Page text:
The fishing community of Bozeman has been abuzz this week with rumors, speculation, and finally confirmed reports of Salmonflies out on the Big Hole and Lower Madison. It seems everyone and their dog is headed to the same rivers. Can’t say I blame them. The Salmonfly hatch is the event of the fishing season for a lot of people. So where did Shane and I decide to head to on Sunday?
The Upper Missouri to look for carp. Carp.
Why? Because neither of us felt like dealing with crowded rivers and we were in the mood for an adventure. There was a couple of moments where we debated about going to the Lower, as Shane had floated it a few nights before. The fishing sucked, but he did float past two busty college girls wearing nothing but tiny bikini bottoms…
Anyway, we felt the call of something new. So we loaded up the car somewhat early on Sunday morning and headed out to one of the spots we’ve been to before and seen a lot of fish. This particular spot requires about a mile walk down the railroad tracks. Take my advice: When you have a mile walk down the railroad tracks, don’t bring the cooler. Sure, the ice cold beer is worth it at the end of the trip but damn that thing gets heavy.
The tracks follow the river to the dam, with a 20 to 30 foot drop down to the water. In other words it is perfect for spotting fish. The first fish of the day we saw were probably 25 of them along a rocky stretch of bank. Even not knowing what you’re doing the sight of those big fish in the water is enough to get your heart racing.
For the next two hours or so we wandered the river and lake shore, straining our eyes to catch even a glimpse of the freshwater bonefish. We couldn’t have asked for better weather, hot and not a cloud in the sky. During our time there we saw more than a few, cast to most of them, and succeeded only in spooking them all into the muddy depths. About the most exciting moment came when I almost stepped on a dead snake on the tracks. If you ever want to see two guys jump and scream like six year old girls, that will do it.
Eventually tired of seeing nothing but weeds and poofs of mud where a carp had been just a moment ago, we made the call to head back to the first spot we had seen fish. By now the wind had picked up and we’d each had a couple PBRs. So we wandered down and set up shop.
Not too long after I heard a noise, looked over my shoulder and saw Shane’s 6-wt bent double. Grabbing the camera and hurrying over I could see the big grin on his face from a mile away. The fight was short and sweet, and I bet everyone in the canyon heard the shout of triumph as he put hands on that fish.
Shane had caught his carp.
The fish wasn’t particularly big as carp go, but to a couple of trout fishermen it seemed pretty good sized. It was beautiful; all copper and gold. Shane couldn’t have been happier, and I couldn’t have been happier for him. It’s pretty cool when you get to share these kinds of things with a good buddy.
Many pictures were taken, much video was shot, and many high fives, fist bumps and “fuck yeah man!”s were traded. The river flowed on, and the carp were still there so we continued to ply the waters. It wasn’t all that much longer when I looked over again and saw a taut line coming out of the water leading to a very bent fly rod. He’d done it again.
I could tell from the expression on his face that this was a bigger fish. That, and the fact that the rod was bent all the way down to the cork grip. Which is impressive when you consider it’s a fast action broomstick of a fly rod. When the fish finally rolled on top we both kinda freaked out… It was a big fish.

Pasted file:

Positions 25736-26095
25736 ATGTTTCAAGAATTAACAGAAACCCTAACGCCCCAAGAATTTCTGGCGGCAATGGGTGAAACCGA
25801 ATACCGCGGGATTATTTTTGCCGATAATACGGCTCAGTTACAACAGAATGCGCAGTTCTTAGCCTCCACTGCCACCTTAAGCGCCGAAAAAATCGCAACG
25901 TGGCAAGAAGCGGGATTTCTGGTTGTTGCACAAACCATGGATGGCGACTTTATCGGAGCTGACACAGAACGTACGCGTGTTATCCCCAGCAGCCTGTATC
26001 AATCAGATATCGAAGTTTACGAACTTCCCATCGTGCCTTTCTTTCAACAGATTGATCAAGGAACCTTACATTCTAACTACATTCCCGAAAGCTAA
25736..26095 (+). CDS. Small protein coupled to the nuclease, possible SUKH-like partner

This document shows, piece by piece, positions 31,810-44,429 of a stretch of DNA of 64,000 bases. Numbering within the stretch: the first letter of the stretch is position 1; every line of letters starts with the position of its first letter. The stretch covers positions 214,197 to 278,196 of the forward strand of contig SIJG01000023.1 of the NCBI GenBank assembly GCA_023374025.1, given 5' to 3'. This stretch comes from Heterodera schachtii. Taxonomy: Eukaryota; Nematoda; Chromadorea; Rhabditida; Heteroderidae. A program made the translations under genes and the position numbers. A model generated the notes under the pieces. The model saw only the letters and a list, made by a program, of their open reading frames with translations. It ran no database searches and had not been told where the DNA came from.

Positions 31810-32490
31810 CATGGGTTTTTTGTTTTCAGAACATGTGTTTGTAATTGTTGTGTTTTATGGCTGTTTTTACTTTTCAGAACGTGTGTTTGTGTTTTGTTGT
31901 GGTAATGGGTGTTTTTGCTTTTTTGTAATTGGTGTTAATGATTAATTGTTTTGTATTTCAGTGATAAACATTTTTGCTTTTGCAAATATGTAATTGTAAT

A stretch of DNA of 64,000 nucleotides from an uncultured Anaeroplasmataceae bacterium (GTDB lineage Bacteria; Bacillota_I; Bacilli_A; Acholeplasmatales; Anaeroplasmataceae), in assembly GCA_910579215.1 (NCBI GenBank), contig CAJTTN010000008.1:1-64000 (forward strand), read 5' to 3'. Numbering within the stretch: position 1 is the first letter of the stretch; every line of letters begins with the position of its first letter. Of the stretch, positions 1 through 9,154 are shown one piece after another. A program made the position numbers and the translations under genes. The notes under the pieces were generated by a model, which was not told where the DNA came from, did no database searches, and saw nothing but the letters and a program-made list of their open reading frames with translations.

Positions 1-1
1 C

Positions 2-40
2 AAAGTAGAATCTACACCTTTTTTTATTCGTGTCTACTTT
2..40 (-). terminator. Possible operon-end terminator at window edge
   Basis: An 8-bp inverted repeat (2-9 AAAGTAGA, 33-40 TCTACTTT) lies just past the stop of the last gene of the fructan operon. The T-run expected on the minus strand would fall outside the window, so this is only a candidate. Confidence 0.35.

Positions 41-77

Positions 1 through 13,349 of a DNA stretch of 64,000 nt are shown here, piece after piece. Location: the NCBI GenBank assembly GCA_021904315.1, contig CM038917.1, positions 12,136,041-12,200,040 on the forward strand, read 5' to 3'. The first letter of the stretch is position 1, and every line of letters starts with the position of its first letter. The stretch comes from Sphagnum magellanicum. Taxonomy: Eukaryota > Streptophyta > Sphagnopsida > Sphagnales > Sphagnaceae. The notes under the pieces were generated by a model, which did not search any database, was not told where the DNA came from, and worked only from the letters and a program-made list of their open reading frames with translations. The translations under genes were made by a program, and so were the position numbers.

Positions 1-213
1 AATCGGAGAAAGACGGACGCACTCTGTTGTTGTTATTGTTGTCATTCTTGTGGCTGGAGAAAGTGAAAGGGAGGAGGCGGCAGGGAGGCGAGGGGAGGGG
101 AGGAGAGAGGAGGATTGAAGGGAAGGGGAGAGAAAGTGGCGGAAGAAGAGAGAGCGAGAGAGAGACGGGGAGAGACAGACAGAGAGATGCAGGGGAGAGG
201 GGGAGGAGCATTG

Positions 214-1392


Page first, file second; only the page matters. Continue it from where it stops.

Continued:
We never did get an accurate measure of that fish. Our closet guess after the fact was that he was probably pushing 30 inches and 10 pounds. Mind you, neither of us is well versed in judging carp weight, so that could be way off. Regardless, it was hands down the biggest fish Shane had ever caught on a fly rod. Which is pretty damn cool.
Figuring that pool had blessed us enough, and with winds almost blowing us over into the river, we decided to head down to Townsend and get something to eat. You would think we would learn to bring lunch along with us… We put the moves on several other carp on the walk out but to no avail.
Following a short lunch and the realization that we were both pretty badly sunburned already we moved on to the next spot: Canyon Ferry Reservoir. Canyon Ferry is much more famous for its carp bowfishing than for its fly fishing, but Shane knew a place where they were thick and heavy.
Before we got to that spot though, we were distracted by the siren’s call of a dirt road that looked like it almost might lead down to the water. When you are an adventure trip, you kinda are obligated to drive down some roads you don’t know. This time it panned out. The road dead ended at a sleazy looking backwater filled with branches, trash, shoes, very muddy water and lots of big carp.
The next three hours consisted of stalking along the banks, trying to peer through the turbid water to catch even a glimpse of a fish. Once you get the hang of it and know what you’re looking for, it’s not too bad. We both had a lot of shots at fish, and I even felt the tug of an eat. In the end we returned to the car emptyhanded, muddy and scratched from taking a “shortcut” (“I bet the road is right on the other side of this wall of bushes” etc).
We opted to end the day where it had begun. We got there right as the last direct light was on the water, and stayed until it was almost too dark to see. We saw a lot of fish, including a ton feeding on the spillway of the dam, but never hooked up.
It was a hell of a day. Any day you can check a fish that you’ve been chasing for two years off your list is a good day. I may not have gotten one, but I don’t think I could have enjoyed the trip any more if I had. And there is always next time….